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Meal Planning Tips for Your Backpacking Journey

Planning what food to bring for your trip is a daunting task to do. You need to think smartly what’s good and what’s not to help your body stay on top during long days of chasing the horizon. Should you bring gluten or dairy-free products? Do you have weight and nutritional considerations? Should dehydrated meals do the trick? In this article, we’re going to explore the basics of back country nutrition along with meal planning tips to help you stay alert and fueled during your backpacking adventure.

Watch Out for Your Calories

  • Knowing how much calories your body needs during your adventure is a must. Smartphone apps such as “MyFitnessPal” or “Fitbit” can help you track your daily calorie intake. Once you know your average daily calorie intake, you have to double that number while you’re in the back country. For example, you burn about 2,000 calories at home, consuming about 3,000 calories a day in the backcountry is needed. This is a great way to determine your backpacking food requirements.

Micromanage Your Macro nutrients

  • Some backpacking explorers tend to stop their backpacking meal planning once their calories are accounted for. However, doing so will leave you fatigued and sluggish since your body lacks essential macronutrients such as healthy fats and proteins. On the other hand, going for about 10-20 miles a day can make your body feel weak and may lead to lethargy.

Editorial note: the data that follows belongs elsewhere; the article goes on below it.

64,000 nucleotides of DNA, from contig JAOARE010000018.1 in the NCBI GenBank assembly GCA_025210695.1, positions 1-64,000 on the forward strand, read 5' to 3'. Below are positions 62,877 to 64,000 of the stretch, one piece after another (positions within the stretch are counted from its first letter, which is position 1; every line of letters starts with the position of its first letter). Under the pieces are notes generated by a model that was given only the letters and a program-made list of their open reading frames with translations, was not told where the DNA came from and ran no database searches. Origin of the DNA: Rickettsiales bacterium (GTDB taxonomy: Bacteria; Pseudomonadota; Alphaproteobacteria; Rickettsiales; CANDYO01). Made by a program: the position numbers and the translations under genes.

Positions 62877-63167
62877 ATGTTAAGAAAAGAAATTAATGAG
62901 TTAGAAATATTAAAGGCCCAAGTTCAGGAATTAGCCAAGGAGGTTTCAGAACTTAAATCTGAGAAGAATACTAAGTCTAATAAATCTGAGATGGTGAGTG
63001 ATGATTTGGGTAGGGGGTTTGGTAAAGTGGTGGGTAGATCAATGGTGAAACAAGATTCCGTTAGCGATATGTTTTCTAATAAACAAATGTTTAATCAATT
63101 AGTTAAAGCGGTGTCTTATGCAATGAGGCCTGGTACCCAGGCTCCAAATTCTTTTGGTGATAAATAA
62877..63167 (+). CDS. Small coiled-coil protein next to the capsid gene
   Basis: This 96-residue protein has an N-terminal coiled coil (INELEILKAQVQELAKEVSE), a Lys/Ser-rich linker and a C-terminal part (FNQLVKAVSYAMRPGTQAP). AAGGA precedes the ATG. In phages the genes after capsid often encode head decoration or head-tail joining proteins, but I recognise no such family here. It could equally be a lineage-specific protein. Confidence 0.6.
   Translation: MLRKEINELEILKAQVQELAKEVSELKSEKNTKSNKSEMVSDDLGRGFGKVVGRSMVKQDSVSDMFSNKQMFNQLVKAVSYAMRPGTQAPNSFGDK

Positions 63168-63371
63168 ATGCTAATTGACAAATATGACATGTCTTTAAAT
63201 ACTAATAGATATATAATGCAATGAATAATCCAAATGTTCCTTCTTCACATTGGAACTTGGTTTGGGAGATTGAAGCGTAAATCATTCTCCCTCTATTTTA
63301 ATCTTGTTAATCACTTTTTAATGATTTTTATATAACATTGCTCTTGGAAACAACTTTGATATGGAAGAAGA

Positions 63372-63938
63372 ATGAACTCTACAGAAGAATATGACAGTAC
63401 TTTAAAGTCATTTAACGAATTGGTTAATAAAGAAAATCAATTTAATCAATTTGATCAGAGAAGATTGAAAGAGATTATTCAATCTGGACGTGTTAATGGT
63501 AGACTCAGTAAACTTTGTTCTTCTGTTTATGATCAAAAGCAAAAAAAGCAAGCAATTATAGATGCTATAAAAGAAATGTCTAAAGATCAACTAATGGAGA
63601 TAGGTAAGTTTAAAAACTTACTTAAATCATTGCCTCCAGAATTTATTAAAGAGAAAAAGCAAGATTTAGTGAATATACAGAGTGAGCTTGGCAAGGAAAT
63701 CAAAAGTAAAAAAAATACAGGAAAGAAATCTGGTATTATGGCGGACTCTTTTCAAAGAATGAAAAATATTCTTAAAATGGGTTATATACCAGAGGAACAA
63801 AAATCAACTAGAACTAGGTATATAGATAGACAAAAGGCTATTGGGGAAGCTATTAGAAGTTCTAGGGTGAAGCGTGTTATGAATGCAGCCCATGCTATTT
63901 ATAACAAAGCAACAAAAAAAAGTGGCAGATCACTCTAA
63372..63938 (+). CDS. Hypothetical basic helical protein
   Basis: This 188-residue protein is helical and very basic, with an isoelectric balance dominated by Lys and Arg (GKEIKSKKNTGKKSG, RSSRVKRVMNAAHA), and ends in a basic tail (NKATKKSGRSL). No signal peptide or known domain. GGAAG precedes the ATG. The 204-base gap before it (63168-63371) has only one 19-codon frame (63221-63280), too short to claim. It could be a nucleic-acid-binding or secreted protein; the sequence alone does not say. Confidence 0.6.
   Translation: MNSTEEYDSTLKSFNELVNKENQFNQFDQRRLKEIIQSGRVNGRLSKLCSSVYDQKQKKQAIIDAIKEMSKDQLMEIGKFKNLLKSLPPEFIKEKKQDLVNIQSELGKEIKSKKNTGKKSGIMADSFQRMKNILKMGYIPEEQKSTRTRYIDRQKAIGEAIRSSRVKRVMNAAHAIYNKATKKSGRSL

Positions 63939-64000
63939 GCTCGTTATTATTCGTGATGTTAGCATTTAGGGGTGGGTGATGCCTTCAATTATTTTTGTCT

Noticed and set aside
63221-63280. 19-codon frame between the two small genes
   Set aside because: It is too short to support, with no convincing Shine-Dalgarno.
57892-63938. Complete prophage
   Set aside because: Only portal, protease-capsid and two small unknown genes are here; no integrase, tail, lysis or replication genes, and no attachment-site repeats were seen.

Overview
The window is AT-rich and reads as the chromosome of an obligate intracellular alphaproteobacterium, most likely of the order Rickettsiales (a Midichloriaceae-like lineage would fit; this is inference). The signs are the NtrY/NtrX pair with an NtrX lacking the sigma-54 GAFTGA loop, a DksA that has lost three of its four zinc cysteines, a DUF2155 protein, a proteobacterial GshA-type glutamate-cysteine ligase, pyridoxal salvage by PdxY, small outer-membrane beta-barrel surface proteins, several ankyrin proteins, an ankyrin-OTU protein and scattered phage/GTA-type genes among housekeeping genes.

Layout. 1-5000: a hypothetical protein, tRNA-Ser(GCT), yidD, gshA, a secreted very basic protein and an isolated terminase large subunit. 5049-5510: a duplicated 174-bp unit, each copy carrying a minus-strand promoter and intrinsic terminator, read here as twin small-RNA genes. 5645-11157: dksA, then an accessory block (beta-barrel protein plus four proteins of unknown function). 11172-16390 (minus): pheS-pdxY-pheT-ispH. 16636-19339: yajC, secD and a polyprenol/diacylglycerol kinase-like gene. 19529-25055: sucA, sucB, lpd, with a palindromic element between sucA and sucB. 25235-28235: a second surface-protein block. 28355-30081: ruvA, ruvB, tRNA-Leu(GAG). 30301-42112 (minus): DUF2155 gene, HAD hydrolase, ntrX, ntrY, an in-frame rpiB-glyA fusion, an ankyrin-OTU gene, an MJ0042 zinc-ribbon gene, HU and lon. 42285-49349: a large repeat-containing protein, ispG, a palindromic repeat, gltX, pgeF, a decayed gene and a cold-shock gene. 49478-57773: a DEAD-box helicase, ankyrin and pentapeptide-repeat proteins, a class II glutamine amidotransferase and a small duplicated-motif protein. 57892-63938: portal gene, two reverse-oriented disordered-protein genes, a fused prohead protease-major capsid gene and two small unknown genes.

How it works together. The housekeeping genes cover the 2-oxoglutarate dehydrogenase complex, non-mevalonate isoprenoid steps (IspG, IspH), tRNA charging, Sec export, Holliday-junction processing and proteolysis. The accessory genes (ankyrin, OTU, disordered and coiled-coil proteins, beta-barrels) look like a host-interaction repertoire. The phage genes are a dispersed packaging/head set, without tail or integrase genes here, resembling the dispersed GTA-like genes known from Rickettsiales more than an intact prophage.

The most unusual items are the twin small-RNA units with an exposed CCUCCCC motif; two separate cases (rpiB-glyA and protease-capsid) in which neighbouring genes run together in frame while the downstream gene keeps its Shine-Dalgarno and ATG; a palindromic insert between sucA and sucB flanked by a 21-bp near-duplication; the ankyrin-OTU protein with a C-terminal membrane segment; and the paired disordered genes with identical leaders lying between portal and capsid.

Macro-nutrients

  • The moment we consume food, it gets broken down into three categories of macronutrients: carbohydrates, protein, and fat. Carbohydrates such as bread, fruits, vegetables are all broken down into glucose. Protein such as meats, eggs, and dairy products on the other hand, are broken down into amino acids. Meanwhile, fats are processed into triglycerides, which is a very dense form of calories. Combining these three types of macronutrients can give you proper nutrition during your trip.

Carbohydrates

  • Eating too much carbs can give you that bloated feeling even though you’re still hungry. This is because carbohydrates are broken down into fast burning glucose in our body. We can eat a lot of carbohydrates and still feel hungry thereafter. This is the way our body tells us that it needs protein and fats to pair with carbohydrates.

Proteins

  • When you’re on your trip, protein should be on top of your meal planning list. Consuming protein releases glucagon in our bodies which tells us that we’re full making us feel satiated. Protein is also rich in amino acids which can help build muscle mass. If you ever feel down and off during your backcountry adventure, then it’s time to maximize your protein intake.

 

Healthy Fats

  • So many people are staying away from fat because of its bad and unhealthy factors. But in reality, fats are important if you want a balanced and nutritious diet. Of course, we have to choose healthy fats in considering this. Consuming fat helps our brain to build synaptic pathways for our bodies to store fat as fuel that can be burned later while on the trail. Healthy fats such as coconut oil, butter, and ghee can help you stay energized and alert during your journey.

Grain-Free Meals is a Must

  • It’s important to consume grain-free meals when you’re traveling along the backcountry. But why do we need to? Well, consuming too much gluten-containing grains can lead to chronic inflammation and join paint which can turn into a lethargy that’s caused by too much consumption of carbohydrates. This is why grain-free meals are important so that you won’t wake up in the middle of your journey worrying about sore knees and back pain.